How to Pay for College: Student Loans, Scholarships, and More
While many people choose to attend college, there can be lots of confusion on how to pay for it. Tuition at most schools is made up of room and board, the cost of your courses, and so many extra fees they don’t tell you about up front. These charges can all add up to a rather long tuition bill. Think about the choices below to find different ways to help you pay for college and creative ways to save money.
A well-known option to pay for college is student loans found through FAFSA. When you fill out the FAFSA, you can get different offers for grants or loans, depending on your financial situation. If the FAFSA is the way you want to go, FAFSA’s website offers helpful hints on how to fill out the FAFSA to help get your application just right. After you fill out the FAFSA, you may see an offer for what is called a Stafford Loan.
You may find yourself asking what a Stafford Loan is. A Stafford loan is aid given to students based on their financial needs. This type of loan could be a good option to look into if you are offered one of these loans. Something else that you may be offered through the FAFSA is a work-study option. Federal work-study is offered to students with financial needs, so if you fit the criteria, this could help you pay for college without having to repay anything. Beyond FAFSA, there are other options to get student loans to help you pay for college.
While FAFSA is a great option to get you started to pay for college, there are other types of loans to consider that could fit your needs. While Stafford loans come from the government, you can also get private loans directly from some schools or banks. If this sounds like a good option, check out these tips on how to get a student loan through these different options.
In general, if you’re getting loans, it’s essential you understand how much interest you’re signing up for. A good mental exercise is to calculate what your payments would be after you graduate, and see what percentage those payments would be of your potential starting salary after graduation. If the amount feels feasible to pay back, loans are probably a great option.
One thing to note – if you’re getting federal loans, those can typically be deferred if you continue on after undergrad to get a graduate degree. Private loans don’t necessarily come with the same ability to defer payment after graduation, so plan accordingly.
There’s a scholarship for just about anything you can imagine. And the great part? You don’t have to pay them back! Scholarships can be need-based, but many are based on interests, background, academic focus, academic performance, and more.
There’s no harm in applying to as many scholarships as you can. Some may require an essay or portfolio submission, but there are a number of others that don’t. If that sounds appealing, check out these no essay scholarships.
While college applicants can be all ages, these scholarships for high school students are worth looking at if you’re going to college right after high school.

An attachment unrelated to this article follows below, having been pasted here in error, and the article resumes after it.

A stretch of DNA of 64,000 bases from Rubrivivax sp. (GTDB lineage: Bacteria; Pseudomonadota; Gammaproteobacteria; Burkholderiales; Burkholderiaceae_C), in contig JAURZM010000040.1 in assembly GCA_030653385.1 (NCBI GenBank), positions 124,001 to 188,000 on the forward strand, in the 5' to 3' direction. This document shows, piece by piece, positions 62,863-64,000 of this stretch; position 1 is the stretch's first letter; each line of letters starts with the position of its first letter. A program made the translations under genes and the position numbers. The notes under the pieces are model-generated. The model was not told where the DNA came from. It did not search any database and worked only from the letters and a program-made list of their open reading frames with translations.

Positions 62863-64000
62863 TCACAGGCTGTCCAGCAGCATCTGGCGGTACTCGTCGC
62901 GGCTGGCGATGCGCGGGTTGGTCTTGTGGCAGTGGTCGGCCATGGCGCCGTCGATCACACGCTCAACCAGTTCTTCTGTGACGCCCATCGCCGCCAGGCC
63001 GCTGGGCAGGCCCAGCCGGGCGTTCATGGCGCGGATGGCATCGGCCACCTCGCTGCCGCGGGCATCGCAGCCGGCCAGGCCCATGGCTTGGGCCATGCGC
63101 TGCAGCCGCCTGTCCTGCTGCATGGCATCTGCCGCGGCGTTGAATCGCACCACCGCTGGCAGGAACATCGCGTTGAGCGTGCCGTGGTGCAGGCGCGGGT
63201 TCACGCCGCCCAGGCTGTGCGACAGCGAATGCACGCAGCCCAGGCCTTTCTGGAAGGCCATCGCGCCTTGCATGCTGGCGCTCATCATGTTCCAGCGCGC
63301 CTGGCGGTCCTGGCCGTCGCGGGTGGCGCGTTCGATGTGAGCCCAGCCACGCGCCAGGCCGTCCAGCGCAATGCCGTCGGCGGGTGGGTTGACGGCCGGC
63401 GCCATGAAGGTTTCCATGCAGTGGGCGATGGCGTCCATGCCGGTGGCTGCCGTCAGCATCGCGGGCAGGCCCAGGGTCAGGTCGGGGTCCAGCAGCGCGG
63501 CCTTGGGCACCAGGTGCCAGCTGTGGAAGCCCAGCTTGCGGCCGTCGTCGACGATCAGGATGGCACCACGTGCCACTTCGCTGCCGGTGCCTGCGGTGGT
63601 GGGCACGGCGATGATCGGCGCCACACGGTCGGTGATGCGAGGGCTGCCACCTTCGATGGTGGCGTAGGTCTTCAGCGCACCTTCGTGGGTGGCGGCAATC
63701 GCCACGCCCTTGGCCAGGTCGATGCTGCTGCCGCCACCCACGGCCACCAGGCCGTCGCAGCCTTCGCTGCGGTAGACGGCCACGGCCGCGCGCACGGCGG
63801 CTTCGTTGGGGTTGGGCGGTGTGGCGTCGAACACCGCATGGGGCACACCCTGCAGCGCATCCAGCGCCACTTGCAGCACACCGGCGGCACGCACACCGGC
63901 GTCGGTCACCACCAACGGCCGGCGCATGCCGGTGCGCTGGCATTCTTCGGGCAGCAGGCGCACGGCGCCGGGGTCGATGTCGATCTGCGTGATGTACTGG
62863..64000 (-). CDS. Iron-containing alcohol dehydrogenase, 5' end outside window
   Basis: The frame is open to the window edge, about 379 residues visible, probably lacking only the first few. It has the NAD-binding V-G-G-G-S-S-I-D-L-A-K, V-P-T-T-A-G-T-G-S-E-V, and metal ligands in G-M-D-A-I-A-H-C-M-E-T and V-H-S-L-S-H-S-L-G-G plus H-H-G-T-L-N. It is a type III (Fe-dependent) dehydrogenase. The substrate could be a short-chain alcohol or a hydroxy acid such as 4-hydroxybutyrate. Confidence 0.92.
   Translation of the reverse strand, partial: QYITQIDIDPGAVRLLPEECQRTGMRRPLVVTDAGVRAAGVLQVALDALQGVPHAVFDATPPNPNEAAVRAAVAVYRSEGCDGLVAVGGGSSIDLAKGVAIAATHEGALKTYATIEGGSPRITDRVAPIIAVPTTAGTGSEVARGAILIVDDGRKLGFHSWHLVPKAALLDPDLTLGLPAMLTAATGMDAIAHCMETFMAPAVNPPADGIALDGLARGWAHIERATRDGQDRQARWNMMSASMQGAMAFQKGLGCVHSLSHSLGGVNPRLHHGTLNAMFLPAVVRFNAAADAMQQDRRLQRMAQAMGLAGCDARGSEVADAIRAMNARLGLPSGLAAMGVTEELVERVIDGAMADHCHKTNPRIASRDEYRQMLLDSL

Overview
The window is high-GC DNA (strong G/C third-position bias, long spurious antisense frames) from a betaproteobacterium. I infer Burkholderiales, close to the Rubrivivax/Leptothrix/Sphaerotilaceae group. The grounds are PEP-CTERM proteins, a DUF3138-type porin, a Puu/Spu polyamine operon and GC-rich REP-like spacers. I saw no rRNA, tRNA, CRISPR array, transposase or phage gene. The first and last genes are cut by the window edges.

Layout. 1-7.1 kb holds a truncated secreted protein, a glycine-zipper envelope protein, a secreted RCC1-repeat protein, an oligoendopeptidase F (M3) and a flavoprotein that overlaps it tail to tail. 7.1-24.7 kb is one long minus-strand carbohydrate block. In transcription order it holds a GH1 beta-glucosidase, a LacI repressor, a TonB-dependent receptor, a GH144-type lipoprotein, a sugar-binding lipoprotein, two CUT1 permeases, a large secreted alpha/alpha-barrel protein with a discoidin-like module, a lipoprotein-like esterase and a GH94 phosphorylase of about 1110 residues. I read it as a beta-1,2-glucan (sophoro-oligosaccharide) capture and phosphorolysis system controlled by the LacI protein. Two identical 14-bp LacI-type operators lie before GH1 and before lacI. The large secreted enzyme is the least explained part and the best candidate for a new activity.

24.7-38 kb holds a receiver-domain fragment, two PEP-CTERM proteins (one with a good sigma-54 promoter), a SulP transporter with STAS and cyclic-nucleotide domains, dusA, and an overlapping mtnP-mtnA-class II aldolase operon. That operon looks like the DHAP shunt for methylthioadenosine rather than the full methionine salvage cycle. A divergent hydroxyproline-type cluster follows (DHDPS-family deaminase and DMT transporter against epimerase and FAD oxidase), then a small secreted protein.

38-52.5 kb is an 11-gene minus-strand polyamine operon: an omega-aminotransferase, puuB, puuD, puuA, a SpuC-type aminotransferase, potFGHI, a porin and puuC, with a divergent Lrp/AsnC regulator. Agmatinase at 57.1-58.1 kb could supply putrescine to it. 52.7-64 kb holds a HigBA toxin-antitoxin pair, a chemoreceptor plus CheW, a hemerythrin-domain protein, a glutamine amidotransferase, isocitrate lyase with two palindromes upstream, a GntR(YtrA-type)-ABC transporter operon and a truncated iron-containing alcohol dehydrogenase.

While internships in general used to be unpaid, there are a growing number of paid internships. With an internship, it may be tempting to just stick to your area of study to do an internship, but there’s also value in branching out and trying something new.
Internships also show future employers that you have drive and determination, plus the resolve to get things done creatively. They can help with future job applications while simultaneously bolstering your income in school and giving you invaluable life experience as well. And the best part? You don’t have to commit to one place more than a couple months on average. That means if you try it and it isn’t what you think it’d be, you’re not stuck.
Part-time work is another great option to pay for college. Why? You’re earning the money now, and don’t have to pay it back like a loan. Plus you can pocket some of the difference for spending money.
To find part-time work, you can look in a variety of places. Many companies hire part time (check out the Careers section on their website). You can look on job boards, LinkedIn, and more. You can also ask friends or family if they have odd jobs you could do for them – even something like mowing the lawn twice a week, babysitting, house sitting, walking dogs, you name it. Part-time work doesn’t have to take much of your time and you can get paid well doing it. Also, don’t forget tutoring as an option since you’re already in school. Chances are there’s probably at least one subject you excel at that you could help others with.
Save Money Where it Counts to Pay for College
Lastly, to help pay for college, save money where it counts! You can cut down on college costs by renting textbooks, especially for books for non-major courses. You can also think about living off-campus with roommates to avoid expensive room and board fees. You could get a bike to use to commute to campus and save on gas money. You can also think about taking courses at a community college for your basics. Courses at a community college are likely more affordable than courses at a large university, and most will transfer in as equivalent credits on the way to a 4-year degree.
Either way, if college is a dream of yours, there are many options to consider to pay for it. Don’t forget to keep deadlines in mind, whether you’re applying to FAFSA, easy scholarships, or internships! Keep setting goals for yourself, and don’t limit your options to just one way to pay for college.